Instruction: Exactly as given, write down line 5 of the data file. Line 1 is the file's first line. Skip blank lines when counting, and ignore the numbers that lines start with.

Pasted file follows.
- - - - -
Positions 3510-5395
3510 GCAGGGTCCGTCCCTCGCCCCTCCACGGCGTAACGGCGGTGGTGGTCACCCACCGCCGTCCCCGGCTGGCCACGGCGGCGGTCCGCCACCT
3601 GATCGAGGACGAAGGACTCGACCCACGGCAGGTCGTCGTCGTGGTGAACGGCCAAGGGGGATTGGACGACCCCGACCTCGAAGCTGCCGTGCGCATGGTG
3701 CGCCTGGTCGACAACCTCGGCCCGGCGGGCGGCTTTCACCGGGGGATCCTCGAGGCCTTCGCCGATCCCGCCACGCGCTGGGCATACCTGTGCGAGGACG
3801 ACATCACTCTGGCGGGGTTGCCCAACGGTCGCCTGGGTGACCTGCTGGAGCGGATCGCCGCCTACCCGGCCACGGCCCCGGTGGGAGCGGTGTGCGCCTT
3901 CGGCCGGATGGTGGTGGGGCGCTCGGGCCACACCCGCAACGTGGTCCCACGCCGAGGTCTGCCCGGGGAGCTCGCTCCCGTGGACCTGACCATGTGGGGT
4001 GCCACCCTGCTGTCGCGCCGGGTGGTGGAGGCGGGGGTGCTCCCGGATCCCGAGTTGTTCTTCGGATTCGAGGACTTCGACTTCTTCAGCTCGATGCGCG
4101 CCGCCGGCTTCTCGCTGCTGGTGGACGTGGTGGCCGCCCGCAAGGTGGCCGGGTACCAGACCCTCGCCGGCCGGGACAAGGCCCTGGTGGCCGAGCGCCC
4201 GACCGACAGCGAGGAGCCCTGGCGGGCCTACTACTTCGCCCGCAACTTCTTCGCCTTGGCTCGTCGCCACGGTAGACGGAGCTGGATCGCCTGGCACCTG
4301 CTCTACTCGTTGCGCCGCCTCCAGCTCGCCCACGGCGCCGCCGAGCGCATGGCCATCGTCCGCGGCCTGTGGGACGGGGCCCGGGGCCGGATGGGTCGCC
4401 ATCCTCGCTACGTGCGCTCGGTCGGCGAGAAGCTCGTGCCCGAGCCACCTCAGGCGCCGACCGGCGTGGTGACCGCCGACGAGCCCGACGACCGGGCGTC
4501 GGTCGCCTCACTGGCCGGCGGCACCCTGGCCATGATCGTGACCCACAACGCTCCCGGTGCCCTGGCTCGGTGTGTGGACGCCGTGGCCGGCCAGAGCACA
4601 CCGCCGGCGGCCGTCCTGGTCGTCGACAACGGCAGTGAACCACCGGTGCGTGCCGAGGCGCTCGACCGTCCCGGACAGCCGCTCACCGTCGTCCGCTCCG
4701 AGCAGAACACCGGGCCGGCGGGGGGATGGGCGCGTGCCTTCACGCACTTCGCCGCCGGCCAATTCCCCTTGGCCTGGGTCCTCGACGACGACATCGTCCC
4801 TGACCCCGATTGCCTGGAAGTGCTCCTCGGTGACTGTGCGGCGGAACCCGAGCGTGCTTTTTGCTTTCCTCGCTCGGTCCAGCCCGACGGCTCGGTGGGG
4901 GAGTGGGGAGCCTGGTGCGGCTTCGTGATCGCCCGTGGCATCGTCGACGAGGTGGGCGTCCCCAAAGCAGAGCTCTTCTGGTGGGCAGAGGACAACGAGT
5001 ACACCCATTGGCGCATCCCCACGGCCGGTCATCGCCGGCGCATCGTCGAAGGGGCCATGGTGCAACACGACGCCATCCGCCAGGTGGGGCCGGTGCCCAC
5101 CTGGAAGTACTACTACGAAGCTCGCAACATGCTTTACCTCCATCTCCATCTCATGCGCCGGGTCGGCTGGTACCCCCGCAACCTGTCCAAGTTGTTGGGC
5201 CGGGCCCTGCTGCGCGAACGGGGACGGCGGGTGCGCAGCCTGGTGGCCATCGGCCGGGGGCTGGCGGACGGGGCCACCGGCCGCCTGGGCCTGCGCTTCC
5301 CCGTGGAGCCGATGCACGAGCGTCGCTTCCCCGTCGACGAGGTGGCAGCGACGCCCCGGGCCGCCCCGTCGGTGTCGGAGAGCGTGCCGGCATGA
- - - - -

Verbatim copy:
3801 ACATCACTCTGGCGGGGTTGCCCAACGGTCGCCTGGGTGACCTGCTGGAGCGGATCGCCGCCTACCCGGCCACGGCCCCGGTGGGAGCGGTGTGCGCCTT